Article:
“You’re welcome to go outdoors,” she said.  “Though …” They both raised their gaze to the window. The rain was falling in earnest now.

“Yeah, I get it,” he replied. He was stuck.

“You can also explore at will. But I have to ask you to avoid the left wing. Grandmother values her privacy.”

He nodded. “What of the rest?”

Her brow wrinkled.

“There is a third floor. Isn’t there?” he asked.

She waffled, the first sign of any hesitation on her part. “If you wish to risk it, but the third floor is empty. No one’s been up there in a decade.”

He started. No one? Was this house so large they didn’t need an entire floor for ten years? Or was there another reason?

“My room is down the hall, second on the left. If you need anything, either ring the bell …” She indicated a small brass bell on the bedside table. “Or come find me. Lunch will be served at noon.”

Spent, he bobbed his head. Her footsteps moved into the distance and the door clicked shut. He flinched at the finality of it. Wandering across the room, he stood before the window watching rain dribble down the glass. One rivulet met another and another forming a stream at the bottom.

He pressed a finger to the pane, his own reflection staring back at him. Sandy blond hair, a hint of a goatee, and two crystal blue eyes. His father’s face, his mother had told him that many times. Yet he’d never seen a picture. Those she’d had, she’d disposed of long ago. He’d grown up wondering about Levi Garner. Yet life comes full circle, and here was a place he’d been, people who’d known him, one glimpse of the man who’d given him life.

Andre turned and as he did, a knock came at the door. “Come in,” he called. He expected the girl, Cerise, to have returned. Perhaps she’d forgotten something, an instruction. Instead a dark-skinned woman entered, her ankle-length black gown sweeping the wooden floorboards. Must be


“Mistah Garner,” the woman said. “Miss Delacroix asked me to bring you these.” She opened her palm.

He strolled across the room and lifted the offered stack of photographs.

“She says you can keep them.”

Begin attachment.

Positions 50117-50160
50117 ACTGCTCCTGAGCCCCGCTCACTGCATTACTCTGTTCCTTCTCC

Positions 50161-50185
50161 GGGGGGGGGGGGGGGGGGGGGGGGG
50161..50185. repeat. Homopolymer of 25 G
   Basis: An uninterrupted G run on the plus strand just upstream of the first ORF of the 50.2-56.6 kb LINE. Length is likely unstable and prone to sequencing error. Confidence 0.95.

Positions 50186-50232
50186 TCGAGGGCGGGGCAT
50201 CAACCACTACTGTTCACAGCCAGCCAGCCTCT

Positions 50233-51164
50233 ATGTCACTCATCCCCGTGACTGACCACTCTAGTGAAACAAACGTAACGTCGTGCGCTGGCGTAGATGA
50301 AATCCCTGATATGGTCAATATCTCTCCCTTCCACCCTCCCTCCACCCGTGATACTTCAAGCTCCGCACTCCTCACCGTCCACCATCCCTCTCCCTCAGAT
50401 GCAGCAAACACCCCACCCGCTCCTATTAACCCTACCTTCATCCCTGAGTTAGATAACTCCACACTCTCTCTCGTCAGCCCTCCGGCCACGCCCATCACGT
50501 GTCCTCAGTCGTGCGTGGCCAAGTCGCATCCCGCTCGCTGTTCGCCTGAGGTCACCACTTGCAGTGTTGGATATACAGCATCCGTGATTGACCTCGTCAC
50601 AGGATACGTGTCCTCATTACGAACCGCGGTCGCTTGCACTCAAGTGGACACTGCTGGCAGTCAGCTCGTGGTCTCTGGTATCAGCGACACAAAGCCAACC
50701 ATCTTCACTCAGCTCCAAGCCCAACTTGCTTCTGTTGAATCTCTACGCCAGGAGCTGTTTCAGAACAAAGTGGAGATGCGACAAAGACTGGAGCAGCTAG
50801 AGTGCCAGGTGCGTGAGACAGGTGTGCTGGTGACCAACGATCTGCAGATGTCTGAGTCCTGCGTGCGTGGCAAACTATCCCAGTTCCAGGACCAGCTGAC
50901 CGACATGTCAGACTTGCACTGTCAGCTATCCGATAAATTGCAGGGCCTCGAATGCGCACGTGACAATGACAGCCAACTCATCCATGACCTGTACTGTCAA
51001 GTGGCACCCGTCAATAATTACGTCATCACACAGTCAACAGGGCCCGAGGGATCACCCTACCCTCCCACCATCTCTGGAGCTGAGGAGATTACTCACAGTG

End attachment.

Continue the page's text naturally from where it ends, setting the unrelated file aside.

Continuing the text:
He nodded, and she left. Finding a seat in an armchair, he crossed his ankle over his knee, and flipped through the stack. A fist pummeled him in the gut. The circle that was life tightened, and for a moment, his vision blurred. He blinked back the haze and raised an image closer.

There, staring up at him was the same face he’d seen in the glass only minutes ago. That of his father.


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“Cerise.” The pull of her breath flared her nostrils the tiniest bit and lifted her chest. She was beautiful, and priceless, like this house. She didn’t deserve to be trapped by all its legends. Because that is all this was, the stories of the past holding her in some vice-like grip, the grip of an old woman who wouldn’t let them go.


Andre Garner, up-and-coming glass-maker, thought the trip to the island was worth the risk. He’s been warned the place is full of mystery, that the old woman living there is peculiar and anything can happen.

Yet the Delacroix glass collection is the stuff of fables. To contribute to it could make his career and set him up for a very long time.

But soon the stories and legends of the past pull him in, he and the beautiful girl he didn’t expect to find there. Trapped together, unable to escape, he finds the most valuable thing inside isn’t the glass at all.

From the best-selling author of FLIGHT RISK (The Italian Series #1), SUZANNE D. WILLIAMS, delivers another page-turning romantic suspense.

Suzanne-640.jpgBest-selling author, Suzanne D. Williams, is a native Floridian, wife, mother, and photographer. She is the author of both nonfiction and fiction books. She writes a monthly column for on the subject of digital photography, as well as devotionals and instructional articles for various blogs. She also does graphic design for self-publishing authors.


To learn more about what she’s doing visit or link with her on Facebook at